"Haunting and provocative . . . Rowland's writing is compelling and masterful." --Delia Ephron, author of The Lion Is In
Once, there were many transcriptionists at the Record, a behemoth New York City newspaper, but new technology has put most of them out of work. So now Lena, the last transcriptionist, sits alone in a room--a human conduit, silently turning reporters' recorded stories into print--until the day she encounters a story so shocking that it shatters the reverie that has become her life.
This exquisite novel, written by an author who spent more than a decade as a transcriptionist at the New York Times, asks probing questions about journalism and ethics, about the decline of the newspaper and the failure of language. It is also the story of a woman's effort to establish her place in an increasingly alien and alienating world.
" The Transcriptionist is suffused with prescient insight into journalism, ethics, and alienation . . . A thought provoking, original work." -- New York Journal of Books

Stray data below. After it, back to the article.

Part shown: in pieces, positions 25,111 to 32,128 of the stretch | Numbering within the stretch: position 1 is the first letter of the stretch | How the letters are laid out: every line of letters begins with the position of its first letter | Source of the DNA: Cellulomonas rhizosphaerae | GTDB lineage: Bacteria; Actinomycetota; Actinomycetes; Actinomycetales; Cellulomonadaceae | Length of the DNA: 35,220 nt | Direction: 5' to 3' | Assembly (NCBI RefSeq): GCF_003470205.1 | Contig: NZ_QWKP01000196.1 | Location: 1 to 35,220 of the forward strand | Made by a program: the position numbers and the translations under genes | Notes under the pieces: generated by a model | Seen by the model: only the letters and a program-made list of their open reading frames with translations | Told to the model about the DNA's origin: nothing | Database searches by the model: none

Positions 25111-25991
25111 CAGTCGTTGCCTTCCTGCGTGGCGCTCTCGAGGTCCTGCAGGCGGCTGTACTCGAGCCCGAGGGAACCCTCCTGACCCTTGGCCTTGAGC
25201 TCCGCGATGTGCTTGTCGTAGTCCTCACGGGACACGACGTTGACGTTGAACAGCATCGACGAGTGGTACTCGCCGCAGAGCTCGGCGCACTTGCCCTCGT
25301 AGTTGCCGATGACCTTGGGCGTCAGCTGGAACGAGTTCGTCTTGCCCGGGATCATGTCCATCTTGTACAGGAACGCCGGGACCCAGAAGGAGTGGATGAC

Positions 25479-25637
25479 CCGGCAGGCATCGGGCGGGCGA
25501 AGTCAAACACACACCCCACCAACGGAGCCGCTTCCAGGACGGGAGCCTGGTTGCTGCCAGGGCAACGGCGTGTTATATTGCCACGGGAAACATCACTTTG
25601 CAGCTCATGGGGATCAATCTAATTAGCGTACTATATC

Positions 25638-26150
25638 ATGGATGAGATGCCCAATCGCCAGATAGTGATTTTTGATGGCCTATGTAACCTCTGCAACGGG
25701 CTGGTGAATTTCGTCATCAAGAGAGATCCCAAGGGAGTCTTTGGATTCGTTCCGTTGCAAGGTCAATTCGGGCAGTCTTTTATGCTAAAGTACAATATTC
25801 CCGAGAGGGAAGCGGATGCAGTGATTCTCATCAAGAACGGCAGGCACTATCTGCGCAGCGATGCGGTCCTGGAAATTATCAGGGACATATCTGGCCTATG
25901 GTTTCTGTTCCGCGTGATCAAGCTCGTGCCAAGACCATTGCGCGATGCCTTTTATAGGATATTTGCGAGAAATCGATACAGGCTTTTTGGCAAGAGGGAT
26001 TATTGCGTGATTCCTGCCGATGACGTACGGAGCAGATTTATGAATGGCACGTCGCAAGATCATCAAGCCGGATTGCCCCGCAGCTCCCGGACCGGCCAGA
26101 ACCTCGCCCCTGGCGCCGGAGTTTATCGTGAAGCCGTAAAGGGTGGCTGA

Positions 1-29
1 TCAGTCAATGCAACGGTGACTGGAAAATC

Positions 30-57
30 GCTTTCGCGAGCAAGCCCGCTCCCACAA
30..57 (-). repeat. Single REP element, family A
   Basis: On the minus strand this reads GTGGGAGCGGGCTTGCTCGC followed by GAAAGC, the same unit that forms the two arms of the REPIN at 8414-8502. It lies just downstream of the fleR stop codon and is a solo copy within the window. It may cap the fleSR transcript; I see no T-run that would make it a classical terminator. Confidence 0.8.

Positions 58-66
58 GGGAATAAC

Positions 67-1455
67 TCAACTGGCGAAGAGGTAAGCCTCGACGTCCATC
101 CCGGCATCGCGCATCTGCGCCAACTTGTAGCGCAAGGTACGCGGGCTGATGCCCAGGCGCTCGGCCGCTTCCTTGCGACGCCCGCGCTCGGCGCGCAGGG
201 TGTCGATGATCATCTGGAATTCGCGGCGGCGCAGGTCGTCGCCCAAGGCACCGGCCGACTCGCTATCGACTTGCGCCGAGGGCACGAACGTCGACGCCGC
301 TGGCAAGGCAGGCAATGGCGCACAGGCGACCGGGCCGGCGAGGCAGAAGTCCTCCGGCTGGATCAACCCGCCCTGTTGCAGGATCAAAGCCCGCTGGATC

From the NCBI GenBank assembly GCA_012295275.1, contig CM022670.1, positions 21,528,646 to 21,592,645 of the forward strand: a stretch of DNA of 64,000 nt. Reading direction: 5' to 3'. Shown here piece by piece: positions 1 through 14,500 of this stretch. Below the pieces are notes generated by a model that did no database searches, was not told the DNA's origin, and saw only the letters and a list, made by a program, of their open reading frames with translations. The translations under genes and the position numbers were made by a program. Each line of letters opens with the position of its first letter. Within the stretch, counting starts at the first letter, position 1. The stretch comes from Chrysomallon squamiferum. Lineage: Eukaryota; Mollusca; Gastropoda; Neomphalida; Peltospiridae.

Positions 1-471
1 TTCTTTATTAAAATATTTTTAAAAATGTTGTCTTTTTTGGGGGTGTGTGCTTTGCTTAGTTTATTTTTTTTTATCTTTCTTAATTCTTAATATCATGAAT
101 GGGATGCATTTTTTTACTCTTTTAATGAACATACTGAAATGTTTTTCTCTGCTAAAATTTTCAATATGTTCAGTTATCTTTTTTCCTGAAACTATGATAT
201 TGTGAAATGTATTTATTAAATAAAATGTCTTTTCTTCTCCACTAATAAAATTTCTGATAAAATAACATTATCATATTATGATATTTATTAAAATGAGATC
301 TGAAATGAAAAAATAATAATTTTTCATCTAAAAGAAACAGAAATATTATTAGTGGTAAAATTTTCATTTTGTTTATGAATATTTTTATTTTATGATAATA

"Rowland seems that rare thing, the naturally gifted novelist . . . [She] deftly maps a very specific kind of urban loneliness, the inner ache of the intelligent, damaged soul who prefers the company of ideas and words to that of people . . . That urge--to make words holy--is at the heart of this novel's strange, sad beauty." -- The Washington Post
" The Transcriptionist holds many pleasures . . . [and] can be read through many lenses . . . Rowland plays with the notions of truth and reliability . . . Sharp and affecting." -- The New York Times Book Review
"A strange, mesmerizing novel . . . about the decline of newspapers and the subsequent loss of humanity--and yes, these are related." -- Booklist, starred review
"Ambitious and fascinating . . . Disturbing and powerful." -- Library Journal
"Entering the city Rowland creates, with its tightly strung dialogue and soulful, lonely citizens, is a memorable experience." -- The Boston Globe
"Unforgettable. Written with such delight, compassion, and humanity it's newsworthy."--Alex Gilvarry, author of From the Memoirs of a Non-Enemy Combatant